Self-taught. From early youth a passion for photography. On numerous travels through Europe, America, Australia and New Zealand, she has captured on camera visions, experiences, scenery, persons and ........ ( Read more )

Decorator. Self-taught.
Studied drawing and painting with the master Alumá, in his studio in Barcelona.
Since 1999 he is director and Curator of the OmniumArs Art Gallery.
He has participated in.........( Read more )



The glicee technique allows you to reproduce works of art with greater colour precision and resolution than any other printing method. This technique consists of depositing the pigment in the form of microscopic drops "pulverizing the support". With this technique, great detail is achieved in the shapes, and it can also produce wefts, patterns and continuous tones.

The result is works of Fine Arts of the highest quality, using inks that offer an image permanence of several hundred years, since the quality of a Glicee exceeds what is done with traditional processes and this has been recognized by different professional circles.
Thousands of photographers, painters or cartoonists use this technique for their works and thus, museums, galleries, collectors, art publishers around the world, exhibit, market, hoard and disseminate colour or black and white works with this technology.

What is Fine Art Glicee?
The world of images has been drastically transforming its forms since the term Glicee appeared for the first time in 1991 to describe what is also known as Fine Art prints. An innovative concept in which the technology, human talent and high quality resources are related to produce works of art.

Glicee. A french term.
Glicee, a French term, is an image printing technique whose name comes from the verb glicer, that is, to spray. It consists of pouring the pigment in the form of microscopic drops, sprayed on the canvas or paper continuously, just as a high-pressure aerosol sprayer works.
Unlike what happens with most continuous ink printers, which release regulated amounts of ink only when necessary, in the Glicee process, the ink is added to the support in a millimetric way and under high pressure, thanks to a system of vibration with pieces of piezoelectric crystal. In this process, the ink drops are given a specific electrical charge so that those that are not needed are electrostatically discarded into a waste collection system that does not interfere with the printing.
This system that, like everything technological, requires a precision that seems miraculous, obtains reproductions that are of a sharpness impossible to think of under any other work pattern. That is why it is so valued as a working method. Thanks to the use of special inks and papers, typical of the technique, Fine Art works are guaranteed to last almost forever.

The wonders of glicee
One of the wonders of glicee is its ability to capture the fine details of shapes. Although other means are combined so to do. Without the technique of Fine Art work, certain borders, wefts and patterns that define the image would not be transferred to the paper in such a precise way and the continuous tone, especially in gray or muted tones, would not be as exact.
Also, Fine Art is a term directly associated with papers or canvases of the highest quality. It is not an empty label, the paper or canvas on which one works in Fine Art has to meet very specific quality criteria.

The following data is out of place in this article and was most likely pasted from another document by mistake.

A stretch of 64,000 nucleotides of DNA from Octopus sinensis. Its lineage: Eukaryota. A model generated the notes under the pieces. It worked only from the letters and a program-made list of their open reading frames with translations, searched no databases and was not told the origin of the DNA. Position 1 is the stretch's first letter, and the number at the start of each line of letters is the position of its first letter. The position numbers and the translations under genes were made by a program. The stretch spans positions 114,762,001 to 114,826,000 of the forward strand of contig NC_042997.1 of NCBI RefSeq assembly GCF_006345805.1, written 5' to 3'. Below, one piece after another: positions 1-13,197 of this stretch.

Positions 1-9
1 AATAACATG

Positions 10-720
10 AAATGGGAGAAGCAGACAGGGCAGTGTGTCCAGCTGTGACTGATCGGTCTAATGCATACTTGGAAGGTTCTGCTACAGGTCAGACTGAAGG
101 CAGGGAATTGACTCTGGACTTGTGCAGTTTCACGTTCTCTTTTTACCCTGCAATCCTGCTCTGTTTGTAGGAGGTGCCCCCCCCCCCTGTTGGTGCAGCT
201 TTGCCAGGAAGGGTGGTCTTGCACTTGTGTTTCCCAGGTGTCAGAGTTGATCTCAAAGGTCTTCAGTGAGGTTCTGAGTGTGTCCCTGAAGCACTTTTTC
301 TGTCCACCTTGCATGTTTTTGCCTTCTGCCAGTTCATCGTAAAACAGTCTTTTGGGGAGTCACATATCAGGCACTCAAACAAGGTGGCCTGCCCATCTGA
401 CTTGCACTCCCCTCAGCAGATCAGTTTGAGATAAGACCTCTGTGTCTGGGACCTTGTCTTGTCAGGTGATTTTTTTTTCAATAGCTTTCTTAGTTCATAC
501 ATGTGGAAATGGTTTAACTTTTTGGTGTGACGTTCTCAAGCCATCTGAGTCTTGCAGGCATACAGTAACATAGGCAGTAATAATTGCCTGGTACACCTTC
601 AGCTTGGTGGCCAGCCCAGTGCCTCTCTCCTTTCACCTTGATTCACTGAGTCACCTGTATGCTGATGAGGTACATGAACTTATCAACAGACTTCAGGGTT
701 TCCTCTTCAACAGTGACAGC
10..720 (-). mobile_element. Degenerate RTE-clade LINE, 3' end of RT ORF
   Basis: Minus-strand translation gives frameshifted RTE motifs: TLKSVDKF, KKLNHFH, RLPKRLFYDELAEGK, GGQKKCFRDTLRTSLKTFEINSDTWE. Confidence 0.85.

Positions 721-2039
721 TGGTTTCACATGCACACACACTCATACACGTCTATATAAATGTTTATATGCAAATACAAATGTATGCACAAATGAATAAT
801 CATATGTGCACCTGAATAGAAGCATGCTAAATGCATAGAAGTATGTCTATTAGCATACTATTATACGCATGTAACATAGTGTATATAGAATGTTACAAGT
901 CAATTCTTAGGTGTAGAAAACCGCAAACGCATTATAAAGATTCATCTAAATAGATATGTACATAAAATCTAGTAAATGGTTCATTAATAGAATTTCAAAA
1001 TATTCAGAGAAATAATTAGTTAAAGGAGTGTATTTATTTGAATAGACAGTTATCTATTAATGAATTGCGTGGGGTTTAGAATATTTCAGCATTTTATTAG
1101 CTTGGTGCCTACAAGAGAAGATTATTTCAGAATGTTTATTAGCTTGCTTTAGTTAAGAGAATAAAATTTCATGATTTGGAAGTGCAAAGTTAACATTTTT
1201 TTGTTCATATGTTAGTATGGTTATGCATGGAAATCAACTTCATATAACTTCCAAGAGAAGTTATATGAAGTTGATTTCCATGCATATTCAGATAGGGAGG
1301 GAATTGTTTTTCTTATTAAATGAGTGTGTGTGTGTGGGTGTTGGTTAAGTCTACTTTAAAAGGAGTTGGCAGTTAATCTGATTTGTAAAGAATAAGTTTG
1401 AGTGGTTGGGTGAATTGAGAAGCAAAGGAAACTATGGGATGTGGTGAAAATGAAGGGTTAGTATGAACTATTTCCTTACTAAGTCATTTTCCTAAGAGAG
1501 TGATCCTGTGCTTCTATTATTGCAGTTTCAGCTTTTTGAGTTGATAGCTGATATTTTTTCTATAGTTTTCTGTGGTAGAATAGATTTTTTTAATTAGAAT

We are talking about paper or canvas whose composition differs quite a bit from normal photographic paper, it is made up of natural fibers, mostly cotton or alpha cellulose, it has not been artificially bleached with chlorine, it has a neutral PH and a special treatment that is what guarantees the permanence of the work.

History of glicee printing
Jack Duganne, an expert in the area of printing and head of the Fine Arts department at Nash Editions, created the neologism Glicee to name this peculiar way of printing images. In 1991, he realized that it was necessary to perfectly differentiate the types of printing that were used by the famous Iris printers, who had already coined the term Iris Proof for a type of high quality printing, which he considered in reality a proof of press before the work was mass ordered.

In the mid 80's
Two employees of Applicon, the leading company in the field, created Iris Graphics,Inc. and in them its Iris printers, which quickly became the most suitable medium for the reproduction of graphic works on different supports: paper, canvas, silk, linen. It was very well received by specialists, photographers, artists and even colour engineers, since they were certainly in front of a system capable of producing high quality images and great colour definition, to the point that it was selected by Davis Coons, the colour engineer of Wall Disney Company, for the new 3D images of the Disney studios.

An interesting Fac.
It was Conns who wrote the printing manual for such important works as Sally Larsen's "Transformer" series in 1989 and for a 1990 exhibition of Graham Nash's supergroup "Crosby, Stills and Nash." Nash is a photography collector and published photographer who was so impressed with the quality of the reproductions of his work featured in the exhibition that he invested $126,000 in an Iris printer and founded "Nash Editions," where Duganne gave the name of Glicee to the work they did.
Most likely, without the risk of those two Applicon employees, Graham Nash's vision and Jack Duganne's knowledge, the possibility of having images whose sharpness and colour are exactly what the man sees in his mind, before daring to capture it on paper or canvas, it would not exist.

In the WORKS IN ART FUND section, you will find a good selection of works by different artists
with whow the "OmniumArs" Gallery collaborates


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